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The 2010s were exciting times for the housing industry on a global scale. Among the many micro trends that cropped up across the world was one major trend that got the attention of several countries. This was the Tiny House Movement. Also referred to as the Small House Movement, this architectural and social trend has been gaining ground predominantly in the United States.
A preview of the Tiny House Movement across the world
Up until the early 2010s, houses in America saw a steady increase in size. The average size of new single-family homes grew from 1,780 sq. ft. in the late 1970s to 2,662 sq. ft. in 2013. The Tiny House Movement aims to encourage people to adopt the practice of returning to smaller homes for a number of reasons ranging from strengthening their communities and helping the environment to spending more time with their families or cutting costs.
The exact definition of ‘tiny’ may vary slightly from one part of the world to the other, but predominantly, there’s an active distinction between ‘tiny’ and ‘small.’ Tiny houses are generally up to 400 sq. ft. while small houses could be between 400 and 1,000 sq. ft. in size. Although this movement gained greater traction in the 2010s, the notion and the practice had been both essential and popular in parts of the United States much earlier, during the time of the Great Recession.
Today, although America appears to be the hot spot for the Tiny House Movement, parts of other countries like Australia, Canada, Germany, Japan and the United Kingdom are also embracing this trend.
Will India embrace the Tiny House Movement ?
In the context of housing trends, India is a truly diverse nation. The average size of houses, for instance, varies a great deal from one city to the other. The difference exists not just between Tier 1, Tier 2 and Tier 3 cities, but even between different cities in the same tier. The average size of houses in Mumbai, for example, comes in at 700 sq. ft. while the average in Bangalore is around 1,260 sq. ft.
So, will India welcome the concept of tiny homes? The answer to that may not be unequivocal yet, but a closer look at the trends sweeping across India’s housing market makes it easier to speculate on the possible future.
Here are some key observations.
There has definitely been a marked growth in the number of compact homes in the country. Reports show that between 2014 and 2018, the average size of housing units decreased by around 17% across metros in the country. Looking beyond the average, some metros seem to have recorded a steeper decline in home sizes than others, with the Mumbai Metropolitan Region seeing a 27% decline and Bangalore seeing only a 12% fall in home sizes. Should this trend continue, India may be ready to embrace the Tiny House Movement sooner than later.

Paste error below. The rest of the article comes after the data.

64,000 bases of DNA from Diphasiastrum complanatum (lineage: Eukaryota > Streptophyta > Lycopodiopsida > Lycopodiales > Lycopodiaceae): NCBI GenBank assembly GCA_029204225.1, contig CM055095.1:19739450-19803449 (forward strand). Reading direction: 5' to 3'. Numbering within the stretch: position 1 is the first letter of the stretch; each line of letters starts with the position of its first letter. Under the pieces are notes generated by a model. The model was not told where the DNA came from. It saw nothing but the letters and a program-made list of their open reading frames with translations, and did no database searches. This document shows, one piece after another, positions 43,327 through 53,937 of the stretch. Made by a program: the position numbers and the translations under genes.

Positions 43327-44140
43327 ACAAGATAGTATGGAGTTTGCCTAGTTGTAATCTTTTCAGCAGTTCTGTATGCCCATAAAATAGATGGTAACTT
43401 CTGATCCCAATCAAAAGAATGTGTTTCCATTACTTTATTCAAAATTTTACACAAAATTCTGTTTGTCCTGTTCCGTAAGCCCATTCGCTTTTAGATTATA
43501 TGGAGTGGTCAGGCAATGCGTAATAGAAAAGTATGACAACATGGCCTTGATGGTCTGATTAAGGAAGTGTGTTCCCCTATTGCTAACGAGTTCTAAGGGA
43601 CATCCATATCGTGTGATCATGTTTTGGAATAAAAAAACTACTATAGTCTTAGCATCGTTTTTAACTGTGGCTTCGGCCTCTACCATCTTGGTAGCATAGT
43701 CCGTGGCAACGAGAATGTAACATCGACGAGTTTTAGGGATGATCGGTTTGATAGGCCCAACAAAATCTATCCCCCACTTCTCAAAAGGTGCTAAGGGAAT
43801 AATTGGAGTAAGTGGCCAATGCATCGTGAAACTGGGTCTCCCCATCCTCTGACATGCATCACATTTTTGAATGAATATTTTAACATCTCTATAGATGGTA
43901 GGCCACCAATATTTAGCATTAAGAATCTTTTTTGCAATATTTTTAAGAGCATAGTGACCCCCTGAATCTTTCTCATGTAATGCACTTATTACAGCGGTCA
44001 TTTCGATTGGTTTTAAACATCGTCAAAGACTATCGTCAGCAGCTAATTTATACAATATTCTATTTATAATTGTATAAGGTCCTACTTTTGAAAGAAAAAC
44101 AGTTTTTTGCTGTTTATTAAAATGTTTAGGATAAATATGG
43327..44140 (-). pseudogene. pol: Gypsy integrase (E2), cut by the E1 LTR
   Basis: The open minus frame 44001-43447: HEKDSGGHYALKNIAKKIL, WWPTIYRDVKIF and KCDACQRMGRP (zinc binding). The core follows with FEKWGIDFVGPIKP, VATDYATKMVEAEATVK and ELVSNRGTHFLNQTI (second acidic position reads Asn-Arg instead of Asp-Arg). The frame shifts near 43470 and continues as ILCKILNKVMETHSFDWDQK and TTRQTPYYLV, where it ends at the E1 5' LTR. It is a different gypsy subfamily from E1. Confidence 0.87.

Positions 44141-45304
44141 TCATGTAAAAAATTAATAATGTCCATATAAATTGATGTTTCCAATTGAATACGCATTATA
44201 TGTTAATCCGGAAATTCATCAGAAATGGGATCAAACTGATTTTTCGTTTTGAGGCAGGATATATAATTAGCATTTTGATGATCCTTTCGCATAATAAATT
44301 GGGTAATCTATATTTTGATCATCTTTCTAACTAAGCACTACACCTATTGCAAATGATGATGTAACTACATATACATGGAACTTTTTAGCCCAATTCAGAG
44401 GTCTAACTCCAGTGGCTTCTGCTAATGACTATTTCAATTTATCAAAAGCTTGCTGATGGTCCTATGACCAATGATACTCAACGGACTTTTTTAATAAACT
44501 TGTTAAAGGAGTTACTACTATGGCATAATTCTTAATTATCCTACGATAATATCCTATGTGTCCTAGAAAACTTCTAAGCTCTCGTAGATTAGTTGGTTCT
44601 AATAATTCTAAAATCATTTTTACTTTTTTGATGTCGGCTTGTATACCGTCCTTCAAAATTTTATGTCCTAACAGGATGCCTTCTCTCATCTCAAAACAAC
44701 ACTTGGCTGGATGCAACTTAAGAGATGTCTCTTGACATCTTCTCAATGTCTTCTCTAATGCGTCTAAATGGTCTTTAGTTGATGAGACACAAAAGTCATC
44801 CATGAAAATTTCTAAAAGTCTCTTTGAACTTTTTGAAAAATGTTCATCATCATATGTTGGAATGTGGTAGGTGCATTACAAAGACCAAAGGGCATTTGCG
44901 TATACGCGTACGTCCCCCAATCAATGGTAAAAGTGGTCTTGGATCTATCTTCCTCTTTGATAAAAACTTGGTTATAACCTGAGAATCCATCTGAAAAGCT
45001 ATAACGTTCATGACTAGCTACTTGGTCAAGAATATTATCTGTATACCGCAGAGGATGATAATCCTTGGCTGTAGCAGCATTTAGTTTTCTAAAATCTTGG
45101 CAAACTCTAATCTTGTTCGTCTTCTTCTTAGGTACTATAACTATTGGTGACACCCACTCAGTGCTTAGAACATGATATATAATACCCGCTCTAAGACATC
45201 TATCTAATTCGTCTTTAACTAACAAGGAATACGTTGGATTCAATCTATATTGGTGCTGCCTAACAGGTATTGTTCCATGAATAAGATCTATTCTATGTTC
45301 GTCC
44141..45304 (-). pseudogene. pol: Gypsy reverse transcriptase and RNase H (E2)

It’s no secret that Indian suburbs are dotted with expansive houses, while the housing units closer to the heart of the city get progressively smaller. Millennials, it appears, are increasingly prioritizing location coupled with affordability over size, since it gives them the flexibility to not be tied down to a particular locality the way the Gen X was. Millennials are also actively preferring smaller homes that do away with the higher maintenance costs and added efforts needed to maintain larger properties. All these signs point to a possible readiness to adopt the tiny home culture.
Affordable housing for all has been a very real problem for India – a country of 1.3 billion people. In a bid to resolve the housing problems, the government of India launched the Pradhan Mantri Awas Yojana (PMAY), with the target of building 20 million affordable houses by 2022. The concept of tiny homes can help bridge this gap and give the impetus needed to fulfill this dream of housing for all by 2022, while simultaneously making homes more affordable for people.
The possible impact of the movement on India’s housing industry
The impact of the Tiny House Movement on the housing industry in India cannot be quantified as of yet. However, when we speculate upon how this movement could impact the industry, the major development would likely be positive in nature. Tiny and small homes will mean a rising demand for units, since more people will find themselves capable of affording homes. This would, in turn, benefit the housing industry and its allied sectors like construction and logistics. The Tiny House Movement will also make India’s housing industry more capable of competing with its global counterparts, since the movement is already active in many countries abroad.
The pandemic has reinforced the need for affordable housing. And when affordability becomes a top priority, downsizing becomes a natural consequence. So, whether for environmental reasons, affordability or the need to house India’s rising population, the Tiny House Movement may just be what our country needs right now.